Mary and Raymond Benner Sr. of Westbrook are known for their seasonal eccentricities.

So none of their Austin Street neighbors seemed taken aback when Ray, 59, dug a trench in his front yard and laid nearly 400 feet of wire for items he intends to inflate this December.

Since then, Ray has kept a nightly ritual. At dusk he grabs a coffee, flips a switch and retreats to a recliner by his front picture window. From that vantage point, Ray can better view the constant procession of vehicles passing by his home that stop to view the spectacle on his front lawn.

For the third year running, the Benners have erected a collection of giant inflatable holiday lawn ornaments in their front yard.

By day, the colorful assemblage of 20 or more nylon characters look like parachutes scattered about the lawn. But each night from November through New Year’s Day they come to life via motor-driven forced air and interior lighting that transform them into five to seven foot likenesses of Rudolph, a Nativity scene, snowmen and carousels in giant snow globes, a train, elves and various incarnations of Santa Claus — one of him in a bake shop, one sitting atop a motor cycle, another laying in bed and, this year’s newest addition, a Santa who pops out of a camper.

The display is the Benners’ seasonal Christmas card for the community to enjoy. And with each passing year, the collection keeps growing — as do the crowds that gather to see it.

“(Mary) will come home from shopping and say, ‘Well … I just bought another one,’” said Ray. “We keep them stored in an 8-by-12-foot shed out back that was set up for all her Christmas things. It’s already full.”

Mary admits the collection may have gotten a little out of hand.

“The older I get, the worse I get,” said Mary. “I add to the collection every year and sometimes I have to replace them when the motors on them go. That can be expensive but our own children are grown and our grandchild live away, so it gives us joy to see the smiles it brings to the faces of little children who come by to see it.”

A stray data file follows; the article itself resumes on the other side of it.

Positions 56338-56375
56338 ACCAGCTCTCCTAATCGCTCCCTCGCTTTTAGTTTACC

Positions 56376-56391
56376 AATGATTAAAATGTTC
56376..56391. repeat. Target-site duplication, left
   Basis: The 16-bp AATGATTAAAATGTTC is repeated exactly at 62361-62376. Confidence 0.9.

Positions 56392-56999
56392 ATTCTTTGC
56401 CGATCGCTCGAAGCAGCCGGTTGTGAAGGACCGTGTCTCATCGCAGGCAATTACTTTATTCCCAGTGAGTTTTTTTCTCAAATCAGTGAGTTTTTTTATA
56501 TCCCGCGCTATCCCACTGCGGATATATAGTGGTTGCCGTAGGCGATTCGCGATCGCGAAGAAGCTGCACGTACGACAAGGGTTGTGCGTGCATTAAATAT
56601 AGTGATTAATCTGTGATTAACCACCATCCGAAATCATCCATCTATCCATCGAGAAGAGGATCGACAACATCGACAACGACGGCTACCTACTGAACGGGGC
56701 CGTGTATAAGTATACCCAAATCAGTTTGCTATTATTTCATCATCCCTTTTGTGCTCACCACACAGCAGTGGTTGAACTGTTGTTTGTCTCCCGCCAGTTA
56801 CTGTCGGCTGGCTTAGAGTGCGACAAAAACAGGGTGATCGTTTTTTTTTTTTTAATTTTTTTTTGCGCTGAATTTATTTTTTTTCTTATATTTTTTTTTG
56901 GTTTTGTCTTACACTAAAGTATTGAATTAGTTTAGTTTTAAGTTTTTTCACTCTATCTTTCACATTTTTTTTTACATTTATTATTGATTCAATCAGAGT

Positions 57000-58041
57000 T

Completing the display are illuminated candy canes lining the driveway and colored lights trimming the trees and the little ranch-style home on the property.

Which is why Ray, (aka, “the setup guy”) installed the underground wiring system, featuring insulated and enclosed electrical outlets and an upgraded electricity panel for the needed extra power. Previously, Ray spent a lot of time running extension cords about the property and replacing blown fuses.

Ray estimates his electric bill is about $400 each December for the colorful winter scene but said he doesn’t mind.

“We really like seeing the people stop by and the kids smiling and waving when they see (the display),” said Ray. “That’s how we get our enjoyment.”

Mary spoke of the wonder she always felt at Christmas time as a child and the corners her parents cut to afford gifts for she and her siblings.

“My mother used to go to the Salvation Army and secondhand stores to buy us toys that she would fix up to look new so that we could have a nice Christmas,” said Mary. “Now that I’m older and have a little extra money, I like to do this for the children.”

This year, Mary intends to make the colorful holiday attraction a bit more personal. From 5 to 8 p.m. this Saturday and Sunday the Benners welcome children for a visit with Santa (portrayed by Ray Benner Jr.) and some free candy canes.

“We’re telling parents to bring their cameras for that,” said Mary. ” But first I need to get an oversized chair for Santa to sit in to have those picture taken. And (she pauses, giggling)… I’m so bad … I also want to drop by Lowe’s. I found another inflatable Santa scene that I want to buy.”

Imagine that!

 

Staff Writer Deborah Sayer can be contacted at 791-6308 or at:

[email protected]